Infographics: Turning Data into Compelling Stories
By: Connie Blaszczyk, Managing Editor, Monster Resource Center
The visualization of information is everywhere online – with infographics a ubiquitous trend.
As a format, infographics tell stories through the visualization of data, creating a compelling narrative that – at their best – speak to any audience.
The question (among others) is, what makes a great infographic – and how can your business leverage this visual format?
Monster: Why have infographics become so popular?
Column Five: I think social media has helped propel infographic distribution and brought to our attention the fact that people have always enjoyed visual learning – kind of like the Internet and cats, or even memes, to a lesser degree.
I think we are seeing a huge spike in interest in companies using infographics for brand-marketing purposes, but most publications I can think of have used them since as far back as I can remember.
Monster: Given their ubiquity, will infographics become tiresome and end up on the Internet trash heap?
Column Five: What, like the written word, pictures, and videos? Bad infographics will end up trashed, but there will always be a market for good information design and visual storytelling.
Monster: What are some of the worst infographic mistakes that you see most often?
Column Five: There are many, but the ones that irk me the most are:
1. Really bad mistakes in data visualization.
2. Really poor design that doesn’t really fit the story or is just difficult to look at.
3. Information overload.
Sometimes you can say more by saying less.
Monster: Are infographics a useful marketing device for small companies?
Column Five: They certainly can be. That question is similar to asking whether articles, pictures, or videos can be effective for a small company.
An infographic does not have any special power; the marketing world is simply starting to realize that this type of communication can be useful to get a brand’s message across.
Previously, information design was leveraged for academic or journalistic purposes. Its foray into marketing communication as a medium is just newer, which is why so many people are talking about it now.
At the end of the day, an infographic is a means to an end – a way of telling a story that hopefully has an audience interested in hearing it.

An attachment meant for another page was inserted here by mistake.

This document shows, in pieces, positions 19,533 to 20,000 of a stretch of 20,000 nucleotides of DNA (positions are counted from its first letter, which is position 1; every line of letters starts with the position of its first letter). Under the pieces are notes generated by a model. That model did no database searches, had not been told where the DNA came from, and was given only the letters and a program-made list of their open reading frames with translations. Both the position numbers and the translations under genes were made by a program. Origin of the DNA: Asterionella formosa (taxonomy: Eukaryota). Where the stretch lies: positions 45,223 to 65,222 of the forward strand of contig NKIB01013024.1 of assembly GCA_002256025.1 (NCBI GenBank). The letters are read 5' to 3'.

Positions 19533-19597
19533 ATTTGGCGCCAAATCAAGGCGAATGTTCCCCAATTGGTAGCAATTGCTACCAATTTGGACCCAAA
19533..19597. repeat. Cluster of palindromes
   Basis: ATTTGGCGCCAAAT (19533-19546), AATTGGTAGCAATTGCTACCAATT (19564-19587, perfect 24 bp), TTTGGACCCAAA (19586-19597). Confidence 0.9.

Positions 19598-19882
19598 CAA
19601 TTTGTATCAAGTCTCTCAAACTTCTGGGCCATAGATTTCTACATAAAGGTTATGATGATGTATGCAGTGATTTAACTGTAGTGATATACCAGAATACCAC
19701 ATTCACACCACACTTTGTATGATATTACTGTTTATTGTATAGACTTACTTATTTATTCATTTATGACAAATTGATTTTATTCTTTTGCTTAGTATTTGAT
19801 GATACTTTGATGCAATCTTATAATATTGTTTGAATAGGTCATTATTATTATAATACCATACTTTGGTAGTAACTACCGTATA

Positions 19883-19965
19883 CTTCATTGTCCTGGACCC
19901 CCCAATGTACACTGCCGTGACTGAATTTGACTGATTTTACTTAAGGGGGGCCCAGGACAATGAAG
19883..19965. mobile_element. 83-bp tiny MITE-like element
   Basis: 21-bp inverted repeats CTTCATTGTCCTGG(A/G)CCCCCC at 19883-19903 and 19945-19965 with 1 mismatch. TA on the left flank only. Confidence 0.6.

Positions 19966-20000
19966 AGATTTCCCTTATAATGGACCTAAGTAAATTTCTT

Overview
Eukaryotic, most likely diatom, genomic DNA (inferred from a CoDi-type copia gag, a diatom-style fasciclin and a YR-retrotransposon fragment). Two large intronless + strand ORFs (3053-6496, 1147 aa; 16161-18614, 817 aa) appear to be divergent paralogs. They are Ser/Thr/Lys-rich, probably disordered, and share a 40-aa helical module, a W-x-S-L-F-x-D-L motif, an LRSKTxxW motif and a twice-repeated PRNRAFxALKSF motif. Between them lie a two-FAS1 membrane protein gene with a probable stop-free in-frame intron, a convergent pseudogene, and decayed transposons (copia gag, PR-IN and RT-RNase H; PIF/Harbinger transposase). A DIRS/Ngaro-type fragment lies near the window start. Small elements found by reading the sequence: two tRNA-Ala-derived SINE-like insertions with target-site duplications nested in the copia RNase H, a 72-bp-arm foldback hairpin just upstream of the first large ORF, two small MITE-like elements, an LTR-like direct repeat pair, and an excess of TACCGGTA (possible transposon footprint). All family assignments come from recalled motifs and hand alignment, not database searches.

With regards to marketing purposes, if the story is dull or self-aggrandizing, the best design can’t magically help get the message across to a new group of potential customers. It might pique their interest at first, if it’s nice to look at, but the information needs to have some substance, some meaning.
Monster: What social media channels can help make them viral?
Column Five: Any, I suppose. Facebook and Twitter have huge audiences. The real issues, with regards to virality, are the story you’re telling and how you’re telling it.
The Internet is very meritocratic; if you create interesting content or if you have a story worth telling, people will find out about it.
Social media is definitely a great engine for discovery and sharing, and it can accelerate the distribution of a message, but people have to have a reason to want to share content.
Conversely, if you have the largest audience at your disposal but have nothing interesting to share with them, the end result can be pretty dismal. They can even feel like you are wasting their time.
Monster: How best can smaller companies that lack an in-house marketing team create their own infographics?
Column Five: If you know what you’re doing and are good at it and enjoy it, then do it. I don’t know how to work on my car, and I don’t know how to make alterations, so I hire people to do these things for me. It’s the same with information design. I would recommend working with an agency or an individual that has experience doing it.
Monster: Can they be done on a tight budget?
Column Five: As with anything, you get what you pay for. The creative industries are the epitome of this truism. I’m not saying there aren’t deals out there to be had, but it’s a good general rule of thumb to keep in mind while you’re shopping around.
Monster: What type of information is best formatted in an infographic?
Column Five: Any information for which there is an audience. You need a clear message and to format it in a way that is visually appealing and makes sense.
Monster: Can you share some examples of successful infographics, and why they’re effective?
Column Five: Sure. In the context of marketing communications, we determine an infographic to be a success by whether or not we were able to help a brand tell its story in its intended way, to its intended audience, in a way that helped them reach a business/communication objective.
Virality (as measured by social metrics) is not always the litmus. Here are a few examples of projects that we worked on that we believed satisfied the above criteria.
This is a guide we did about Instagram:
This is one we did for Wellness FX:
Monster: How do you see the infographic format evolving?
Column Five: We anticipate more interactivity, more personalization, more exploration, more focus on user experience design, and more interesting ways to create interesting data out of ways never explored before, just to name a few.
There will always be interest in the static infographic as we currently know it, as well as in some of the more-involved types that are starting to pop up, such as interactives, motion graphics, and so forth.
We’ve only really reached the tip of the iceberg with regards to visual storytelling through information design.
Jason Lankow, Josh Ritchie, and Ross Crooks are founders of Column Five, a leading creative agency specializing in infographic design, data visualization, and social PR. They are co-authors of Infographics: The Power of Visual Storytelling (Wiley, 2012).